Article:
Stock Market Smarts: Where to Begin?

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Stock markets have been hot but what should you do if you’ve been sitting on the sidelines?


Q – I am a beginner in stock investing and I would like to know if you could recommend stocks with which I could begin (between 10 and 15). The reason I am asking is that certain analysts are saying that there are no more opportunities, as most stocks are expensive and also the markets are now too high. In other words, unless you have a lot of money there are no more possibilities for now. I am very lost with all I hear and read!” – Pierre L.


A – I understand your dilemma but if you wait around for stocks to become “cheap” again you could wait a long time. Here’s my advice in this situation.

 For starters, focus on quality. Anyone who does not already have a stock portfolio in place should begin with core companies. By this I mean industry leaders that are going to retain that status for the foreseeable future. Typically, these firms will have a history of solid revenue growth, increasing earnings per share, regular dividend hikes, and a clean balance sheet.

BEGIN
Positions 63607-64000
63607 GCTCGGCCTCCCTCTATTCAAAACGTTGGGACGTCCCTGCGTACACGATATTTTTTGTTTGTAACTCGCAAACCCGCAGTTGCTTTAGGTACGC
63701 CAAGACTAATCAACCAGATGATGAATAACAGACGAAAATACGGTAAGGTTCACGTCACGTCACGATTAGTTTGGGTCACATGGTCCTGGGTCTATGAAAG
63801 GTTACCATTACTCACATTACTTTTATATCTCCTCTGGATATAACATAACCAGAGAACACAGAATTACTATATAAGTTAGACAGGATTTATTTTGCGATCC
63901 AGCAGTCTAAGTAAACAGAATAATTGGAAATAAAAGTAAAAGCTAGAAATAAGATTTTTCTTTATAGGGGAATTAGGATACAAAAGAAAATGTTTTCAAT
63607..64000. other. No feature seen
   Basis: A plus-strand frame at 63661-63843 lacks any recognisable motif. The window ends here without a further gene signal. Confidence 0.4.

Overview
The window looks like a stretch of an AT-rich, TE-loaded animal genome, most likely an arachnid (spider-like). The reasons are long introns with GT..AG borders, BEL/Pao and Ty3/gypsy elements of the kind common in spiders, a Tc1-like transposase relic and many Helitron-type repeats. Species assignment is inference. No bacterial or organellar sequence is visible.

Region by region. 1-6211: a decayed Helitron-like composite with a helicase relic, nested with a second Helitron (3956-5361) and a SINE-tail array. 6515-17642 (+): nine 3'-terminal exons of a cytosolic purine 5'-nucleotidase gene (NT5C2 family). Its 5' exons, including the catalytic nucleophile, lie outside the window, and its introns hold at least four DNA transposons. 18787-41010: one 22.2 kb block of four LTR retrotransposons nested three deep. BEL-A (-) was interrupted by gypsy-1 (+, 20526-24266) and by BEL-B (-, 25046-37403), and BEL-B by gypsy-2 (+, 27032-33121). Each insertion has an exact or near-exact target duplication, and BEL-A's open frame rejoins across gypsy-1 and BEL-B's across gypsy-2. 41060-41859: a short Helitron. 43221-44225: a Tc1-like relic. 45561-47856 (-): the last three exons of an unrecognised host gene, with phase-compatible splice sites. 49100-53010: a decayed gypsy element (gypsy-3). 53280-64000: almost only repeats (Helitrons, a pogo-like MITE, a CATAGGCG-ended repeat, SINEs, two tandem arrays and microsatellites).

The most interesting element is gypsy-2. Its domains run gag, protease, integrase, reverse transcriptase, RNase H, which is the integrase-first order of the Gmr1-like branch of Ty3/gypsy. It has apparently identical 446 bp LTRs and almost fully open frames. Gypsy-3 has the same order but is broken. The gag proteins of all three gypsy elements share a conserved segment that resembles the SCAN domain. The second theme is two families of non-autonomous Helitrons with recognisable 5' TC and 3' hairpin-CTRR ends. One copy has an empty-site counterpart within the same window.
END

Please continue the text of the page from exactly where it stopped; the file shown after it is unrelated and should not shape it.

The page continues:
Canadian issues that I regard as “core” include Bank of Nova Scotia, BCE Inc., Brookfield Asset Management, CN Rail, Enbridge Inc., Fortis Inc., Intact Financial, Suncor Energy, and Teck Resources.

In the U.S., look at AT&T, American Express, Boeing, General Electric, Google, MetLife, United Health Group, Wal-Mart, Walt Disney and Wells Fargo.

Any combination of those stocks is a good starting place for a portfolio.

Build the portfolio over time – say six months to a year. With indexes setting new records, it’s not a good idea to rush out and spend all your cash at once. You could end up buying at the top of the market.

Instead, decide on which stocks you want to own and then gradually build a position using dollar-cost averaging. Keep some cash in reserve to take advantage of any market correction.

Always keep in mind that you’re investing for the long term. When you make your decisions, don’t worry about what the markets will do next week. Rather, ask yourself which companies are likely to be thriving a decade from now while rewarding you in the interim with dividends. If you base your stock choices on that kind of analysis, you won’t go far wrong. – G.P.



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